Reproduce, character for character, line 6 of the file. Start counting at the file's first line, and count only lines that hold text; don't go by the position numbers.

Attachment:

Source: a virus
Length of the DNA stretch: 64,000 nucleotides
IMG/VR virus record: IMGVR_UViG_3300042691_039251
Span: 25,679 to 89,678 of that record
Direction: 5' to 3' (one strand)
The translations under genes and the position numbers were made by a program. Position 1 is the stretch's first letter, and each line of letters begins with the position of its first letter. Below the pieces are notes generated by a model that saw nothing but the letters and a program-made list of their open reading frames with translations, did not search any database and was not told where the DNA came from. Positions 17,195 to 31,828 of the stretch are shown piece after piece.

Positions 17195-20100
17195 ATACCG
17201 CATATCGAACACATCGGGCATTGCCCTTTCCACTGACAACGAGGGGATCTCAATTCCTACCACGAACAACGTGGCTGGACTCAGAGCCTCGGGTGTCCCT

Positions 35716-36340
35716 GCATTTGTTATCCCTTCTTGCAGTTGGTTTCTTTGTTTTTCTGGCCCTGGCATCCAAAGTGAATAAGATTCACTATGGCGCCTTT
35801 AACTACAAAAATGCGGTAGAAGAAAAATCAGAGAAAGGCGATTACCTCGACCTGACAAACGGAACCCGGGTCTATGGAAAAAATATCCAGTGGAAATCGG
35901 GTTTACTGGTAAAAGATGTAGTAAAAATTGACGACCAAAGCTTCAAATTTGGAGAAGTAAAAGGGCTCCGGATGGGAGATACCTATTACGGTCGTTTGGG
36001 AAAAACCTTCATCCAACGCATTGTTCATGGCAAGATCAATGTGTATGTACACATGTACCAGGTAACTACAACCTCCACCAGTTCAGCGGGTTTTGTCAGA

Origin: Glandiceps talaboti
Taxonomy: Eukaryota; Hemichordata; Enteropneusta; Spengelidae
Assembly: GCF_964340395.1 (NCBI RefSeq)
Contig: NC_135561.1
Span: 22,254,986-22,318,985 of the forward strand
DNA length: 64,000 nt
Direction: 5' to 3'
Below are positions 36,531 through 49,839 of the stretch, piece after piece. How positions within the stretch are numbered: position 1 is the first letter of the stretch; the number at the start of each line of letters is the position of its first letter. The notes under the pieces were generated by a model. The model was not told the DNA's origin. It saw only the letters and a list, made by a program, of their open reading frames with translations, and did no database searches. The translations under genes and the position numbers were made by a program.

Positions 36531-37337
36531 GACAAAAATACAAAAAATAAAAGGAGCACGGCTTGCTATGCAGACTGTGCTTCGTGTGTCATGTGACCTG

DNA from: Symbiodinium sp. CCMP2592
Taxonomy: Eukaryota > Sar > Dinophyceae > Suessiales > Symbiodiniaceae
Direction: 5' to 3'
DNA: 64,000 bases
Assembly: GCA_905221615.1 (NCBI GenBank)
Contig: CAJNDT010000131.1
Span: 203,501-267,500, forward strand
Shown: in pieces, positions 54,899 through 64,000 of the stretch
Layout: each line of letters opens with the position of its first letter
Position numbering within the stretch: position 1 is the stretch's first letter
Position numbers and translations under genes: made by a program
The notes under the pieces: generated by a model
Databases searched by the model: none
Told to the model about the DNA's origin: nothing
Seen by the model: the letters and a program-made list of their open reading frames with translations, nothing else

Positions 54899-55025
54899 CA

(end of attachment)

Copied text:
The translations under genes and the position numbers were made by a program. Position 1 is the stretch's first letter, and each line of letters begins with the position of its first letter. Below the pieces are notes generated by a model that saw nothing but the letters and a program-made list of their open reading frames with translations, did not search any database and was not told where the DNA came from. Positions 17,195 to 31,828 of the stretch are shown piece after piece.